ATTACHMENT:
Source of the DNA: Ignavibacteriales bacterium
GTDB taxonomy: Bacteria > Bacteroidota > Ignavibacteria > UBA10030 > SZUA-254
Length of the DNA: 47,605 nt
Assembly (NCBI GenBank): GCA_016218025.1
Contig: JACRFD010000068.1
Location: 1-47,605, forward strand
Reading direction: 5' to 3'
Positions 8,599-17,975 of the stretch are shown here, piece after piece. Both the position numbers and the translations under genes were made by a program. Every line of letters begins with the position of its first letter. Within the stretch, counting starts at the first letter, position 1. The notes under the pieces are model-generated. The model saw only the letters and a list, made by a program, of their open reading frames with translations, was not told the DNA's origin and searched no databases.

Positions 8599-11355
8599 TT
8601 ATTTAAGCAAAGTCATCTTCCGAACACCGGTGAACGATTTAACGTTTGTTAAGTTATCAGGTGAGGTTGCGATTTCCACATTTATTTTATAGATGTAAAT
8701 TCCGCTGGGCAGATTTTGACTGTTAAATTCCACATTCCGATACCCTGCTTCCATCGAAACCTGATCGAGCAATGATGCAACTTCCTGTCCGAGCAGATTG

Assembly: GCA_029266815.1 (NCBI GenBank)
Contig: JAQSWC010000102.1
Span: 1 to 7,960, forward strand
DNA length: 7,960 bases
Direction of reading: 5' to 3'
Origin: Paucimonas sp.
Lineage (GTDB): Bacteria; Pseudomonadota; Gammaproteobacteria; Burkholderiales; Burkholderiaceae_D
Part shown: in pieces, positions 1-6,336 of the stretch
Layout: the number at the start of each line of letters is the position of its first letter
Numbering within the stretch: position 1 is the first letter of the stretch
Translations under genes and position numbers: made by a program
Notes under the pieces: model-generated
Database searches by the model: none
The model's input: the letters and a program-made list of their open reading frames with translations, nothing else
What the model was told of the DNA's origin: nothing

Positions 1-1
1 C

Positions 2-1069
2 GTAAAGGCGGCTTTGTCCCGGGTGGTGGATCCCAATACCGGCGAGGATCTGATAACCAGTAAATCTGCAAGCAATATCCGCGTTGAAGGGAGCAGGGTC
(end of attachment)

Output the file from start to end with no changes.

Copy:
Source of the DNA: Ignavibacteriales bacterium
GTDB taxonomy: Bacteria > Bacteroidota > Ignavibacteria > UBA10030 > SZUA-254
Length of the DNA: 47,605 nt
Assembly (NCBI GenBank): GCA_016218025.1
Contig: JACRFD010000068.1
Location: 1-47,605, forward strand
Reading direction: 5' to 3'
Positions 8,599-17,975 of the stretch are shown here, piece after piece. Both the position numbers and the translations under genes were made by a program. Every line of letters begins with the position of its first letter. Within the stretch, counting starts at the first letter, position 1. The notes under the pieces are model-generated. The model saw only the letters and a list, made by a program, of their open reading frames with translations, was not told the DNA's origin and searched no databases.

Positions 8599-11355
8599 TT
8601 ATTTAAGCAAAGTCATCTTCCGAACACCGGTGAACGATTTAACGTTTGTTAAGTTATCAGGTGAGGTTGCGATTTCCACATTTATTTTATAGATGTAAAT
8701 TCCGCTGGGCAGATTTTGACTGTTAAATTCCACATTCCGATACCCTGCTTCCATCGAAACCTGATCGAGCAATGATGCAACTTCCTGTCCGAGCAGATTG

Assembly: GCA_029266815.1 (NCBI GenBank)
Contig: JAQSWC010000102.1
Span: 1 to 7,960, forward strand
DNA length: 7,960 bases
Direction of reading: 5' to 3'
Origin: Paucimonas sp.
Lineage (GTDB): Bacteria; Pseudomonadota; Gammaproteobacteria; Burkholderiales; Burkholderiaceae_D
Part shown: in pieces, positions 1-6,336 of the stretch
Layout: the number at the start of each line of letters is the position of its first letter
Numbering within the stretch: position 1 is the first letter of the stretch
Translations under genes and position numbers: made by a program
Notes under the pieces: model-generated
Database searches by the model: none
The model's input: the letters and a program-made list of their open reading frames with translations, nothing else
What the model was told of the DNA's origin: nothing

Positions 1-1
1 C

Positions 2-1069
2 GTAAAGGCGGCTTTGTCCCGGGTGGTGGATCCCAATACCGGCGAGGATCTGATAACCAGTAAATCTGCAAGCAATATCCGCGTTGAAGGGAGCAGGGTC